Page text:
Ever since Björk and Beth Orton made it safe for female singer-songwriters to explore electronica, an aural land-grab of sorts has now ensued as different acts stake their own piece of emotional territory. Australian native Tania May-Bowers finds herself standing in the shady DMZ between the indie-rock and electronic communities. So on her debut LP, Under a Different Sky, Tania exploits her dual citizenship to jump between icy analog synth textures and acoustic balladry. What generally bridges them together is Tania's free-association verse and melancholic melodic dispositions. And while the understatement of her work is admirable, her successes are generally modest.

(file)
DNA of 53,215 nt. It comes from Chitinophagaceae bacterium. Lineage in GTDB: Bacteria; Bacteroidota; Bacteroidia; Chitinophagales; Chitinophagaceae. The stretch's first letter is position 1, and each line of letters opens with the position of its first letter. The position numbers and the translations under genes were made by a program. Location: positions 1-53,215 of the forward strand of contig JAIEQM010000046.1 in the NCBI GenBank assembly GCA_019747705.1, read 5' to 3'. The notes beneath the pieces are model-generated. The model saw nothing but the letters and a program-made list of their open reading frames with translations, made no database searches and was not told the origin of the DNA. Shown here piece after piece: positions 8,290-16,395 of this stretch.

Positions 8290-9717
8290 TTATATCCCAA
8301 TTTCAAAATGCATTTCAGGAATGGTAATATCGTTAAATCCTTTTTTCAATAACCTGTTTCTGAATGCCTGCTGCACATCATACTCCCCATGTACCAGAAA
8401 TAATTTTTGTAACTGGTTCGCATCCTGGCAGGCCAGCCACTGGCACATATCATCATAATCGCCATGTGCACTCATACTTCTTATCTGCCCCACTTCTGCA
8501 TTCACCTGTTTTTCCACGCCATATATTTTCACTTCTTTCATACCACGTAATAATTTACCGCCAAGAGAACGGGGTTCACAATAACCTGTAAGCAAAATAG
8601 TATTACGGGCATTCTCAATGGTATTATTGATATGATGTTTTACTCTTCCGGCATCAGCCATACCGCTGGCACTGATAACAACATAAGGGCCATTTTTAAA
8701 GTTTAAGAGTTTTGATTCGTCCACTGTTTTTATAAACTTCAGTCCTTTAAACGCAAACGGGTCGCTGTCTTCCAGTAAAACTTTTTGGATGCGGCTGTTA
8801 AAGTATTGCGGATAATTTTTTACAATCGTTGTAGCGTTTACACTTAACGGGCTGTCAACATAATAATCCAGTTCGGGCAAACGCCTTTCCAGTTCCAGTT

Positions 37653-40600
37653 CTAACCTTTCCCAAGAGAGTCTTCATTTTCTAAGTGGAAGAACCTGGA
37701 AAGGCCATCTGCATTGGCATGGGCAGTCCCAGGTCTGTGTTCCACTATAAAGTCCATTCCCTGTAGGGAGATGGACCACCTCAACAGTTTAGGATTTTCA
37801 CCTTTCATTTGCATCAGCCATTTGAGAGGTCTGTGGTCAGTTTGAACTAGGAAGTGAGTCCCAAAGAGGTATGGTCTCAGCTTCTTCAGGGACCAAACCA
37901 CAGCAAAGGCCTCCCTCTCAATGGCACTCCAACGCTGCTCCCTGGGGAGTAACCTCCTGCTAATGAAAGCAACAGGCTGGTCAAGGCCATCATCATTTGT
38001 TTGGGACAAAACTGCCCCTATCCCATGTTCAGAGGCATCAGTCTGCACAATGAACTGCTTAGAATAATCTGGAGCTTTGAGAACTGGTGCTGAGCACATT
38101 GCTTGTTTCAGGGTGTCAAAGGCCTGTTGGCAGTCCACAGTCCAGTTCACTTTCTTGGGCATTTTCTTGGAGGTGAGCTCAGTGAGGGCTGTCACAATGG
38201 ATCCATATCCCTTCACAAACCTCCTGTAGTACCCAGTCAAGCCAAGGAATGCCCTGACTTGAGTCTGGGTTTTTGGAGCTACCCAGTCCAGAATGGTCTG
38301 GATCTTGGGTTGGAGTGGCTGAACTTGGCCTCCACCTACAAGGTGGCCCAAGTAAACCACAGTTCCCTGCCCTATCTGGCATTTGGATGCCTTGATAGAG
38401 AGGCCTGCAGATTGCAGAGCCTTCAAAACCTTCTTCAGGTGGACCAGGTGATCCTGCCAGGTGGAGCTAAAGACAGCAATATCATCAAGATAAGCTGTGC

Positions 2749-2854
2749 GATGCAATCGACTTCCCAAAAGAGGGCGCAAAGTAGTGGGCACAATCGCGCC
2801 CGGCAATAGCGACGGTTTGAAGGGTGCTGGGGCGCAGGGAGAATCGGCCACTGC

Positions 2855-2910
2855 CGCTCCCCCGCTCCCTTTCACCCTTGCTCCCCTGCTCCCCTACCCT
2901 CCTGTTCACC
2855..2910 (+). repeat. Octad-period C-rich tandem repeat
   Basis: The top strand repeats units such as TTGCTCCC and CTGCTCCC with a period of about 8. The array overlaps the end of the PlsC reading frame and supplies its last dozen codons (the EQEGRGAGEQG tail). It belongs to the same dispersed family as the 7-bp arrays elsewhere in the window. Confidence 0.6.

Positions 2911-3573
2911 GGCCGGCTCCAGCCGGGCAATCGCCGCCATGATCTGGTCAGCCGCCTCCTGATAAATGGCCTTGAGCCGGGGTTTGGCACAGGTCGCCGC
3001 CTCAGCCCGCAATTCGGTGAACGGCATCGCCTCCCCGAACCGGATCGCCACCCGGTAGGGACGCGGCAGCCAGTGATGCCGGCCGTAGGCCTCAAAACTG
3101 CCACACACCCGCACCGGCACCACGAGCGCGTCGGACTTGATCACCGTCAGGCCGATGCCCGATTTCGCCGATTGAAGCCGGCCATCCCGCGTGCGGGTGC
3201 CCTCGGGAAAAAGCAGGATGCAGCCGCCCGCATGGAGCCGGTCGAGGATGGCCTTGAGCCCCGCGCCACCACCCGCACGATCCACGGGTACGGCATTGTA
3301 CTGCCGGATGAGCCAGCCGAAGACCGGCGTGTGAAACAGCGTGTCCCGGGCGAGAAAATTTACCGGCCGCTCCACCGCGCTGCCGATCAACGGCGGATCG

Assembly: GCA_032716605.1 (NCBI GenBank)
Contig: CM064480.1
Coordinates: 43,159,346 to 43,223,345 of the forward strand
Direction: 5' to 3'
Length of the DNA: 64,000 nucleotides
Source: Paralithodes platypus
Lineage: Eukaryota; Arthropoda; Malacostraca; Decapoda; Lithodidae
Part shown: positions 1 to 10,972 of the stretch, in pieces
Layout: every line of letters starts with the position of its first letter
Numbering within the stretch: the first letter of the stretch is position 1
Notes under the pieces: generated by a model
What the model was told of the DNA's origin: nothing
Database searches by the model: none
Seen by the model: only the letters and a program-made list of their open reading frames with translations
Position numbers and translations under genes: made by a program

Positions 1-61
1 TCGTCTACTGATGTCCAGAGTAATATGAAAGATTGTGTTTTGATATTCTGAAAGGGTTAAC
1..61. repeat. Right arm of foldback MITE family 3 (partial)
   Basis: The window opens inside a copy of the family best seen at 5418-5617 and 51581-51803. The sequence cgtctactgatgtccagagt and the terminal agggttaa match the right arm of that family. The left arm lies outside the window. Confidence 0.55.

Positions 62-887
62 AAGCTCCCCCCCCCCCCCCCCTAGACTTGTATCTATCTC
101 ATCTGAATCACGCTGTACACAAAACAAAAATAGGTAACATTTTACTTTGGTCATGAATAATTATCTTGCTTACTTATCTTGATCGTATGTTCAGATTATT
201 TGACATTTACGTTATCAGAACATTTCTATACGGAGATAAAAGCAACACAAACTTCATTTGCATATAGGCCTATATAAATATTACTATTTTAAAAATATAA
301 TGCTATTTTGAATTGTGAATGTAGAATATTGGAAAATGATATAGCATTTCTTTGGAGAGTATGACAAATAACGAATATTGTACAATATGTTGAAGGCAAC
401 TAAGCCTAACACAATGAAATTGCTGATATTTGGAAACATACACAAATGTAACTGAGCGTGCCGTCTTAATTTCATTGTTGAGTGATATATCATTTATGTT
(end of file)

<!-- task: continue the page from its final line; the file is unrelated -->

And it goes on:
Well connected through her deal with local electronic indie Chocolate Industries and husband Casey Rice (he who produced and played with Liz Phair at her peak), Tania has pulled together an able team of collaborators from indie rock (John MacIntyre, Giant Sand's Howe Gelb) and IDM (Prefuse 73). At its best, such as on the current single "Lightning and Thunder," Tania's wordplay and brooding compositional style lend the music an unpretentious yet elegiac grandeur. But mostly Tania and her music are too polite to speak up for themselves, which allows much of this album to fall into memory's dustbin.